Is An Outlet Required To Be Grounded?

While nobody is going to come arrest you if you have an open ground, having an equipment ground is code enforced through the National Electrical Code. Moreover, your home insurance may get cancelled or you may be unable to sell your home without repairing it.

Local Building Codes

Your local building department will enforce equipment grounds on all outlets when you build something new and pull a permit. For example, if you remodel your kitchen or even build a new home. But, you are not required by law to update open grounded outlets.


When you change insurance policies, the new insurer may require an inspection which inspects for open grounds. Some states, like Maine, require a four-point inspection which may show you have an open ground and lead to the insurance company requiring repairs.

Selling Your Home

When you sell your home, you are likely to have a home inspection. During the home inspection, the inspector will inspect a representative number of outlets and you can count on them to report an open ground if they find one. In most cases, home inspectors flag open grounds as safety items that should be repaired. This effectively will tell the buyer to ask for repairs or concessions in the deal to repair it themselves.

Is An Open Ground Safe?

In short, an open ground is not safe. While the chances of an open ground actually hurting someone is low, it is not zero. Moreover, while it may not hurt you, it could very easily cause a house fire. Just take a look at the statistics below.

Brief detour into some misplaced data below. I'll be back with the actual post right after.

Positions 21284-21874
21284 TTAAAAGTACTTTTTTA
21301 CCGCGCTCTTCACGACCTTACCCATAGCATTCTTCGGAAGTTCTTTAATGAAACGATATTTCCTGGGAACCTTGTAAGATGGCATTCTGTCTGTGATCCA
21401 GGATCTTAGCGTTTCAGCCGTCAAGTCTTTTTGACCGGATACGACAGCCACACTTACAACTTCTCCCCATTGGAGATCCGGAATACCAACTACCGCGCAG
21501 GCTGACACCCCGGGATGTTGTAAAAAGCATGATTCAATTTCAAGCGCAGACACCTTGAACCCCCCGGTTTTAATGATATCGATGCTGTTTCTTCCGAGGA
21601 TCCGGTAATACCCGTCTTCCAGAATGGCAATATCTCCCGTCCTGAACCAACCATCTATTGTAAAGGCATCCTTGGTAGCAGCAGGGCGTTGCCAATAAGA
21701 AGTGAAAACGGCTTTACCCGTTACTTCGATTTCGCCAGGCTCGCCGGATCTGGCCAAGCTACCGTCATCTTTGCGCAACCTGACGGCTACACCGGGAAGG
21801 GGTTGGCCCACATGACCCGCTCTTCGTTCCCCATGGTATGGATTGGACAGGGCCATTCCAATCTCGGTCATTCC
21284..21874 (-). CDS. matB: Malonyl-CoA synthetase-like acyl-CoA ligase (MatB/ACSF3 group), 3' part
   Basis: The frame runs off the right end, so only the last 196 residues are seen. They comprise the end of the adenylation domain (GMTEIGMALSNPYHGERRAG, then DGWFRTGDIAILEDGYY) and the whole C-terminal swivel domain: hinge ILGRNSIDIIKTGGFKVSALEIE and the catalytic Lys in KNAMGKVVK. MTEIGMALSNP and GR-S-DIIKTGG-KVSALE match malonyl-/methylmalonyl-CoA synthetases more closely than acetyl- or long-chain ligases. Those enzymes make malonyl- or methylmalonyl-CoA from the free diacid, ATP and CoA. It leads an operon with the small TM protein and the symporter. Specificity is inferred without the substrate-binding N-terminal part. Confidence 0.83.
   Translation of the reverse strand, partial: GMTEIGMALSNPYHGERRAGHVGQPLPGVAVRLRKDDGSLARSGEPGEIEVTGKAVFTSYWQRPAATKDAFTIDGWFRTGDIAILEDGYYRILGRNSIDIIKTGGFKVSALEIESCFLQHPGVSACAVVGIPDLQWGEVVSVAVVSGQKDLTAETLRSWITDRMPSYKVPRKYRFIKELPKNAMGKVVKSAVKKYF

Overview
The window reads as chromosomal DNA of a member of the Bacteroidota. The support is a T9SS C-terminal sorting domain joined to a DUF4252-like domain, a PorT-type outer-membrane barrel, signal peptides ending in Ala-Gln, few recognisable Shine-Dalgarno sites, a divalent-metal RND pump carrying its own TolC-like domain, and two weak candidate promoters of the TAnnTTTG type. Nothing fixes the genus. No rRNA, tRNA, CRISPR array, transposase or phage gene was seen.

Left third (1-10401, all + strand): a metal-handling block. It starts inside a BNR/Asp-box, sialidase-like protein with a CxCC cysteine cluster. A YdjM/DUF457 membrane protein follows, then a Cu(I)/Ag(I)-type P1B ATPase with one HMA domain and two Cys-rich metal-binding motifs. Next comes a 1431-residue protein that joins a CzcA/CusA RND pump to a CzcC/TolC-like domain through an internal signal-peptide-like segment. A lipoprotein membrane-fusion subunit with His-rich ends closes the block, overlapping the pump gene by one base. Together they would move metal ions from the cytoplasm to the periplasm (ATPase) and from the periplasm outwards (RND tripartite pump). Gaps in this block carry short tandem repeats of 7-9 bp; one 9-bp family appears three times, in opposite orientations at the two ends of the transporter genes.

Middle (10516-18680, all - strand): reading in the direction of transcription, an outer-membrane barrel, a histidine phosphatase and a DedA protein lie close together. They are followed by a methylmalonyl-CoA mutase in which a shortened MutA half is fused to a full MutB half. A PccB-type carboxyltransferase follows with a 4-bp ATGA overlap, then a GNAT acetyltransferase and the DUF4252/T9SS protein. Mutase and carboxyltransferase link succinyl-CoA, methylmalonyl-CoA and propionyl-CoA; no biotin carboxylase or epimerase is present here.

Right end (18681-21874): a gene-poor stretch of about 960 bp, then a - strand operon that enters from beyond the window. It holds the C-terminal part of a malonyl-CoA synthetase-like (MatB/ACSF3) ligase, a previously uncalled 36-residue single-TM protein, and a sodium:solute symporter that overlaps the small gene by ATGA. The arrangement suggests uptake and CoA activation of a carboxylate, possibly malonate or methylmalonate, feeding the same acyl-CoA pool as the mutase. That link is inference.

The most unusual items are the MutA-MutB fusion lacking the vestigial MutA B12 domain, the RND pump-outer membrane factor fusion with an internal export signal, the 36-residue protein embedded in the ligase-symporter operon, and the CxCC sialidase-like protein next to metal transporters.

The National Center for Biotechnology Information (NCBI), which is a U.S. government organization shared research that says, “In the United States, there are approximately 1000 deaths per year, as a result of electrical injuries. Of these, approximately 400 are due to high-voltage electrical injuries, and lightning causes 50 to 300. There are also at least 30,000 shock incidents per year which are non-fatal.”

Additionally, according to the Electrical Safety Foundation International (ESFI), “Each year in the United States, arcing faults are responsible for starting more than 28,000 home fires, killing and injuring hundreds of people, and causing over $700 million in property damage. … Sixty-five percent of home fire deaths result from fires in homes with no working smoke detectors.”

Ultimately, open grounds caused by abnormal faults can easily lead to house fires, electrical shock, and death.

So What Should You Do?

You need to repair an open ground as soon as possible. Let’s take a look on how to do that.